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Hydrogen 'sponge' could extend EV driving range

Novel molecules with as much surface area per volume as a football field could be used to store more hydrogen than compressed gas, extending the range of fuel-cell electric vehicles.

Metal-organic frameworks pack more surface area than a football field in the palm of your hand. Lawrence Berkeley National Laboratory

DOE researchers are going to the nanoscale to pack more energy into fuel cell vehicles.

Lawrence Berkeley National Lab yesterday detailed research plans for a three-year, $2.1 million Department of Energy-funded project to develop materials that would improve hydrogen storage. The basic research will include technical contributions from the National Institute of Standards and Technology (NIST) and General Motors.

Storage is one of the main technical barriers to hydrogen fuel cell vehicles. Today hydrogen gas is compressed to very high pressures and pumped into onboard tanks, but that method doesn't match the range of gasoline-powered cars. Also, energy is lost when the gas is compressed and expanded.

Berkeley scientists plan to store hydrogen in a very porous type of compound called a metal-organic framework. Inside the molecular lattice of these materials is a huge amount of surface area per volume, offering the promise of more dense hydrogen storage.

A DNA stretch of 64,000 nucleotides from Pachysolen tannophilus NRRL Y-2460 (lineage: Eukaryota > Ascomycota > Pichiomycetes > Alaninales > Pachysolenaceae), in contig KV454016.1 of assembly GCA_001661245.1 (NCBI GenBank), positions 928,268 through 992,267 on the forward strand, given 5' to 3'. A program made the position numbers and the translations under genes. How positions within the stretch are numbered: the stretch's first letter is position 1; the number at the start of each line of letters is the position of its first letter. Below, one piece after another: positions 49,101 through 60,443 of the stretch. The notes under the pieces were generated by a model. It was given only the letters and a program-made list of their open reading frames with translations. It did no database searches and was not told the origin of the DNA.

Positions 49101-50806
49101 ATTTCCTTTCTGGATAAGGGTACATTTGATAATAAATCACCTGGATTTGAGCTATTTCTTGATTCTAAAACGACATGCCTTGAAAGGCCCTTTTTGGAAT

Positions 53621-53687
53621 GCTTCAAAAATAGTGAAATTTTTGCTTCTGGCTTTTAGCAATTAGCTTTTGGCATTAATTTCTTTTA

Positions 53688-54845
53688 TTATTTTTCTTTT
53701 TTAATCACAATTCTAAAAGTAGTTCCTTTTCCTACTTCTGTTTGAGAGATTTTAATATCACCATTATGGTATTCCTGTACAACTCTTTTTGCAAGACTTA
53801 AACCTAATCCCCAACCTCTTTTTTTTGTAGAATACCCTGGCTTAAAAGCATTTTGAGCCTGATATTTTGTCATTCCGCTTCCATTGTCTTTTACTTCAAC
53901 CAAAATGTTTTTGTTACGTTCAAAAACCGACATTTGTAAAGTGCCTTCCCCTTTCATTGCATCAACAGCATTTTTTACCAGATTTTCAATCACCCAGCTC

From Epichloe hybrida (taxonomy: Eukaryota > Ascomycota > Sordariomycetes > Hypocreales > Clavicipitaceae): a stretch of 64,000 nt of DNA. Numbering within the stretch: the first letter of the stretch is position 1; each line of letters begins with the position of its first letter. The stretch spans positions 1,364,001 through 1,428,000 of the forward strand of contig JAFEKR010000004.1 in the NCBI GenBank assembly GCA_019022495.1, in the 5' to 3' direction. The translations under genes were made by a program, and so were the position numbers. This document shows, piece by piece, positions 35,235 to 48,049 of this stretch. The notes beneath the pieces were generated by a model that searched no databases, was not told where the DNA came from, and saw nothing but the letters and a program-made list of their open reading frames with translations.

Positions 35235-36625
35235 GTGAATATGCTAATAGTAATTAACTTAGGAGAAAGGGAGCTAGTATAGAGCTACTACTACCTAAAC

So far, the researchers have been able get certain metal-organic framework materials to attract a higher rate of hydrogen than previous attempts, but only at a very low temperature of minus 321 Fahrenheit or less. "Now we need to figure out ways of synthesizing the materials so that instead of one hydrogen molecule, we can get two or three or even four hydrogen molecules per metal site. Nobody's done that," said Berkeley Lab scientist Jefferey Long who co-leads the research.

High-end computing will play a significant role in the project as well. Long will be working with computational chemist Martin Head-Gordon to screen the millions of variations of metals and organic compounds that go into these materials.

In a separate effort with metal-organic frameworks, Berkeley is using a robot to create hundreds of different metal-organic frameworks and use X-ray diffraction to automatically evaluate their properties. In that case, researchers plan to use these compounds to capture heat-trapping carbon dioxide gas from the exhaust of power plants in a way that's uses less energy than current techniques.

Berkeley's project is part of $7 million the DOE awarded last year for fuel cell vehicles. The DOE has attempted to cut back funding for some fuel cell vehicle programs because of numerous technical and infrastructure barriers to being practical. The four DOE-funded projects last year are aimed at improving the compression of hydrogen storage systems and novel storage materials, such as metal-organic frameworks and liquid hydrogen refueling.

Corrected at 11:16 a.m. PT with details on funding and the role of NIST and GM.